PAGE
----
[conspire] Fraudulent SSL certs for *.google.com from DigiNotar
echerlin at gmail.com
Mon Aug 29 21:54:56 PDT 2011
On Mon, Aug 29, 2011 at 23:38, Rick Moen <rick at linuxmafia.com> wrote:
> Hullo, what have we here?
> Fraudulent *.google.com Certificate
> 08.29.11 - 02:59pm
> Mozilla was informed today about the issuance of at least one
> fraudulent SSL certificate for public websites belonging to Google, Inc.
> This is not a Firefox-specific issue, and the certificate has now been
> revoked by its issuer, DigiNotar. This should protect most users.
> Because the extent of the mis-issuance is not clear, we are releasing
> new versions of Firefox for desktop (3.6.21, 6.0.1, 7, 8, and 9) and
> mobile (6.0.1, 7, 8, and 9), Thunderbird (3.1.13, and 6.0.1) and
> SeaMonkey (2.3.2) shortly that will revoke trust in the DigiNotar root
> and protect users from this attack. We encourage all users to keep their
> software up-to-date by regularly applying security updates. Users can
> also manually disable the DigiNotar root through the Firefox
> Preferences, Advanced, Encryption tab, View Certificates. Authorities
> tab (showing a scrolling list of Certificate Authorities = CAs whose
> signatures of SSL certs Firefox is prepared to trust). Scroll down to
> DigiNotar, which has one entry:
> Certificate Name Security Device
> DigiNotar Root CA Builtin Object Token
> Select 'Delete'.
> DigiNotar is a CA in the Netherlands. News story:
> Statements issued by Google and Mozilla shortly after this article was
> first published indicate a growing mistrust of DigiNotar, which in
> January was acquired by VASCO Data Security, a maker of two-factor
> tokens and other authentication products.
> "While we investigate, we plan to block any sites whose certificates
> were signed by DigiNotar," a statement issued by Google announced.
> VASCO Data Security is in Illinois.
> There are a lot of wild accusations flying about claiming that unstated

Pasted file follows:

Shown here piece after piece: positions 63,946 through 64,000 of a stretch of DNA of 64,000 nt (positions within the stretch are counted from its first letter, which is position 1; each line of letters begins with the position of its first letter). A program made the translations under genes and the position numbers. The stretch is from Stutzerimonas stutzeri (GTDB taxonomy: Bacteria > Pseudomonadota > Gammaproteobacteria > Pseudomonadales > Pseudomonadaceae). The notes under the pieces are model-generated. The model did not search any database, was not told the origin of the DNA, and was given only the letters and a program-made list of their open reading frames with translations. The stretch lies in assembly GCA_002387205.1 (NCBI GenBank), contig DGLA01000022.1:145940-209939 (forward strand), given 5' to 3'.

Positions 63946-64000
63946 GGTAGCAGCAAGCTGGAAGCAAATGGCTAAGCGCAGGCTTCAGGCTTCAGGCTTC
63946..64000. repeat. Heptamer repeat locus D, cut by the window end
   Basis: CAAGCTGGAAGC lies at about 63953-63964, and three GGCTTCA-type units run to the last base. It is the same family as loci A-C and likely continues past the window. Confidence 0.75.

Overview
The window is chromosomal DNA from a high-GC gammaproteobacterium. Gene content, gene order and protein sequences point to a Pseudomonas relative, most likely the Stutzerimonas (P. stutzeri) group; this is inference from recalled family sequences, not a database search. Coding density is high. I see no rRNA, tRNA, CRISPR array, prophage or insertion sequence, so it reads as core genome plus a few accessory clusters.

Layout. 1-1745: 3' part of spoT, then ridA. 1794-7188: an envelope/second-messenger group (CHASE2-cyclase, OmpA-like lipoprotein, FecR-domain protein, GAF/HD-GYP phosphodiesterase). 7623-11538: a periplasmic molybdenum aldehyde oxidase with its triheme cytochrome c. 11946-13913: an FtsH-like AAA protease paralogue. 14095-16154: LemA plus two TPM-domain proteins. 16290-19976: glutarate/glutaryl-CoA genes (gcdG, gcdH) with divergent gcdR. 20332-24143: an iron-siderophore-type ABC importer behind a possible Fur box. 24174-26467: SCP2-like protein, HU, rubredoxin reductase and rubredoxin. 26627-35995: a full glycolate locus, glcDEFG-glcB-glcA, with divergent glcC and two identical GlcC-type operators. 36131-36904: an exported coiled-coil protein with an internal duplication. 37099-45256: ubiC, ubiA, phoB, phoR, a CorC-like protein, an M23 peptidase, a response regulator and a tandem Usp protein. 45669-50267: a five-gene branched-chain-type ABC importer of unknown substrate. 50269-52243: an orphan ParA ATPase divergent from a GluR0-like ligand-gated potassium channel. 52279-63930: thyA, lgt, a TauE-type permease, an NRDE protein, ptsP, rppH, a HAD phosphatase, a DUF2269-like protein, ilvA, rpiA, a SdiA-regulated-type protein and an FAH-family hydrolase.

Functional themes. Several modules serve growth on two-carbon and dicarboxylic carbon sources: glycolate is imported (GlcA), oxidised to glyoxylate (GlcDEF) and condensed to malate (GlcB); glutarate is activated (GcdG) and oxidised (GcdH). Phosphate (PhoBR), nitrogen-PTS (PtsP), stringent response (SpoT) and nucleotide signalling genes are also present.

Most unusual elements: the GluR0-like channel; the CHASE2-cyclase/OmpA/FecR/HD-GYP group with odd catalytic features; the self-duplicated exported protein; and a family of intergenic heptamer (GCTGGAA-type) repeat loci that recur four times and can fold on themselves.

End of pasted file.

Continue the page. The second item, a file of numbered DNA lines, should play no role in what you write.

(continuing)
> Iranian interests produced the phony DigiNotar-attested cert, which
> seems completely non-credible. The only thing Iranian in this picture
> is the good guy, an Iranian going by the name 'Alibo', who reported the
> forgery in a GMail help forum over the weekend.
> However, this incident comes hard on the heels of a CA named Comodo
> making a much worse gaffe, attesting to nine fraudulent SSL certs for
> such sites as Google, Yahoo, Skype and Microsoft's Hotmail, for which a
> pseudonymous Iranian claimed responsibility:
> Anyway, more than sufficient reason to delete Commodo's CA entries, too.
> More usefully, that's more than sufficient reason to break the habit of
> trusting SSL certs just because some goofball firm you've never heard of
> signed it for money. Consider CertWatch: http://certwatch.simos.info/
Thanks, Rick. Clear and concise as usual, and extremely helpful. I had
part of the story from my son Clement earlier, but this makes much
more sense than what had come to him.
I am personally running nightly builds of Aurora, because of massive
just popped up while I was writing this. I'll install it right after I
On an almost, but not quite completely unrelated note, does anybody
remember the skrode rider in Fire Upon the Deep commenting on Pham
Nuyen's touchingly naive trust in public key cryptography (in the near
vicinity of weakly-Godlike Powers in the Transcend)? The skrode rider
couple was in the business of bulk transport of one-third unXORs of
one-time pads, and their cargo had just lost all value through contact
with puppets of the Ancient Evil when...but that would be telling.
Also Vinge nails the vagaries of a Galaxy-spanning Usenet.
Or the takedown of a major CA, Credit Suisse, in Rainbows End, just to
get at a wascally wabbit?
Edward Mokurai (默雷/धर्ममेघशब्दगर्ज/دھرممیگھشبدگر ج) Cherlin
Silent Thunder is my name, and Children are my nation.
The Cosmos is my dwelling place, the Truth my destination.
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